I cannot recommend one against another as DC have changed their nomenclature system since I was active in formulation work.
Edit: The name of the surfactant was DC193
MemberJune 12, 2017 at 5:41 pm
I’m somewhat doubtful about being able to do anything with the mix you are using.
I’ve never been a fan of silicones in cosmetic products - caused me more problems than they ever solved.
I don’t understand the formulation you have quoted. It should total 100 - it doesn’t! If it really contained 55% of Natrosol HHR it would most likely be a hard solid block.
MemberJune 12, 2017 at 6:30 pm
I would have thought that cyclopentasiloxane would be incompatible with a whole lot of sex products.
MemberJune 12, 2017 at 6:41 pm
Sorry for the typos:
Water - 32%
Natrosol 250 HHR - 0.55%
PG - 42%
(cyclopentasiloxane/peg/ppg 20/15 dimethicone) Botanisil CD-90 - 12%
cyclopentasiloxane - 12.5%
Phenoxyethanol - 1%
MemberJune 12, 2017 at 7:53 pm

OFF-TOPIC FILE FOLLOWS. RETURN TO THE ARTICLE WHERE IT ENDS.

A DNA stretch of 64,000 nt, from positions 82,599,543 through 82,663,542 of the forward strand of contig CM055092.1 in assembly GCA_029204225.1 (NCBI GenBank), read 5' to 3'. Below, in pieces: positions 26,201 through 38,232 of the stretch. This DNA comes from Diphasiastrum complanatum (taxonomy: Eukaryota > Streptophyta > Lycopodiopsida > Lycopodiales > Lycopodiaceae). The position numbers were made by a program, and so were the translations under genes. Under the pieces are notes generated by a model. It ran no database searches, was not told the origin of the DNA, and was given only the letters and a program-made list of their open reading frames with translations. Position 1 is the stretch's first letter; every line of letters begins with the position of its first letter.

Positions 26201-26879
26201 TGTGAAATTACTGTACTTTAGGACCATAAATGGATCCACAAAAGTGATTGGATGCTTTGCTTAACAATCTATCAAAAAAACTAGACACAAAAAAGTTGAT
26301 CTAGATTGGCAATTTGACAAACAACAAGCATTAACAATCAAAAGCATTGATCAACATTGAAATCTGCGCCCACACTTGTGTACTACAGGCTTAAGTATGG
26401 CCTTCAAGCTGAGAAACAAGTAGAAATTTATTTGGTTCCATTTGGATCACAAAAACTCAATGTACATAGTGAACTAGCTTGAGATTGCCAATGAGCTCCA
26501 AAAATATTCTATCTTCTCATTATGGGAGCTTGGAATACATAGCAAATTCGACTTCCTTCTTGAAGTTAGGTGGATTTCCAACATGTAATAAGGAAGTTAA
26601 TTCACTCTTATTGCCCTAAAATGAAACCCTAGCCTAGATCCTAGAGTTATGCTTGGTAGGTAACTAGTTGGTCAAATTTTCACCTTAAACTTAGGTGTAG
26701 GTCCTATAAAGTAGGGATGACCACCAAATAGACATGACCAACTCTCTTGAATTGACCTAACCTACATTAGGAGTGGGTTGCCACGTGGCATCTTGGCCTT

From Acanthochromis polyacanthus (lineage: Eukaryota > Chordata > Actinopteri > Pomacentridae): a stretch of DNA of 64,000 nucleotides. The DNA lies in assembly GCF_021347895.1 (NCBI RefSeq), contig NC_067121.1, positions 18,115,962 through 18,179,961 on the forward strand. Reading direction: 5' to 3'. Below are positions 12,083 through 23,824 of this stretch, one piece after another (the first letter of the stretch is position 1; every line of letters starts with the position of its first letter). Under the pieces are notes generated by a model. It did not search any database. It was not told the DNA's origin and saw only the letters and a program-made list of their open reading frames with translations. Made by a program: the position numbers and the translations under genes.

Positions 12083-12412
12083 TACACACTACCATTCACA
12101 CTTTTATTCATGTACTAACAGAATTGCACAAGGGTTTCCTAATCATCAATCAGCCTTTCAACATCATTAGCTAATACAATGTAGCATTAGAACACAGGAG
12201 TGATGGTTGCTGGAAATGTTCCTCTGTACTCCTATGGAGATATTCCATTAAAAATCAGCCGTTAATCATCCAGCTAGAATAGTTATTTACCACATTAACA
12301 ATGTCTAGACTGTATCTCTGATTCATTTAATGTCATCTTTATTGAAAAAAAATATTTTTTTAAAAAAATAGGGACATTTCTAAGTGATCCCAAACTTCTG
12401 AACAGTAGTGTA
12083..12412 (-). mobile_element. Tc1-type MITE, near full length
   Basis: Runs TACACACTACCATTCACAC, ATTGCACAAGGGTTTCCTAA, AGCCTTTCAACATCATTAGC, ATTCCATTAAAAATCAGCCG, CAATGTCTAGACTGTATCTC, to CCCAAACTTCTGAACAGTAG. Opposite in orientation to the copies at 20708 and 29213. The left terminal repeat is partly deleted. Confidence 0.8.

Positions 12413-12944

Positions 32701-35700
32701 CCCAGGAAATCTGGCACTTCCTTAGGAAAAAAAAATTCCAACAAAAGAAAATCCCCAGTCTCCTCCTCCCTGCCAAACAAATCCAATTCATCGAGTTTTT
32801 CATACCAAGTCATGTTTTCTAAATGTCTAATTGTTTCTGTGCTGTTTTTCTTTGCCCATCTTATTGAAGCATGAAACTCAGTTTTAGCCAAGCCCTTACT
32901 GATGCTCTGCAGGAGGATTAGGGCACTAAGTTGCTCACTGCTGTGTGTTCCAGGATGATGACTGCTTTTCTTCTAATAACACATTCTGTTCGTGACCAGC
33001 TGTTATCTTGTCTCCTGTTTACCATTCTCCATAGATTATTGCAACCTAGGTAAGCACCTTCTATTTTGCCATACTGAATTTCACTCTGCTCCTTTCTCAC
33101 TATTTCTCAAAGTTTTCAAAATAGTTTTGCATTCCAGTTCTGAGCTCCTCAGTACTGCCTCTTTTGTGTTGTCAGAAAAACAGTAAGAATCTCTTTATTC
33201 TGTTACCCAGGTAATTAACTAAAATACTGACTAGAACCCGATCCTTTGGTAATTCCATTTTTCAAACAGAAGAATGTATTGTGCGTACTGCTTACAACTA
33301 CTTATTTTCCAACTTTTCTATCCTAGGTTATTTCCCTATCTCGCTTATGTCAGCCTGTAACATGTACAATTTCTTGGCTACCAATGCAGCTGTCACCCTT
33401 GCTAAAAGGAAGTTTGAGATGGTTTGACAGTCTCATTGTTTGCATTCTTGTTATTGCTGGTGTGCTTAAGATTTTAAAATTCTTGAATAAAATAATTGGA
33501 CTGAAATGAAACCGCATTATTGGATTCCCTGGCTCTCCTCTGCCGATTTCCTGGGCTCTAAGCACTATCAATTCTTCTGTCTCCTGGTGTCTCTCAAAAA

It is a silicone, and a very thin one at that - I would have thought it incompatible with products made of silicone rubber.
MemberJune 13, 2017 at 2:50 pm
For a different approach to this, may I suggest a plant derived viscosifier/ slipperiness enhancer - similar in properties to hyaluronic acid.
The material is tamarind gum. A cosmetic/pharma grade is sold under the name Xilogel from Indena http://www.indena.com/products/xilogel/
It could be used for wholly or partially replacing Natrosol (or whatever you decide to go with) and offers much improved and better sensorial properties.
You will also be able to show your boss something competely different and perhaps move her away from her apparent fixation on using silicones.
MemberJune 13, 2017 at 8:08 pm
Wow. First of all, on the issue of trying to formulate products that will “stimulate arousal” for females, it’s not really a “vaginal” issue, but rather a “clitoris” and “labia” issue… and what will work for females is similar to what would work for males in the “perineum” area. What you want to do is to increase circulation and dilate blood vessels. The nerves in the vaginal cavity are totally different and you don’t need to go there for this project. The reason why Viagra and Cialis work is because they dilate blood vessels and increase circulation. It was originally being research & developed as a heart medication, and they discovered it has an unintentional, powerful, and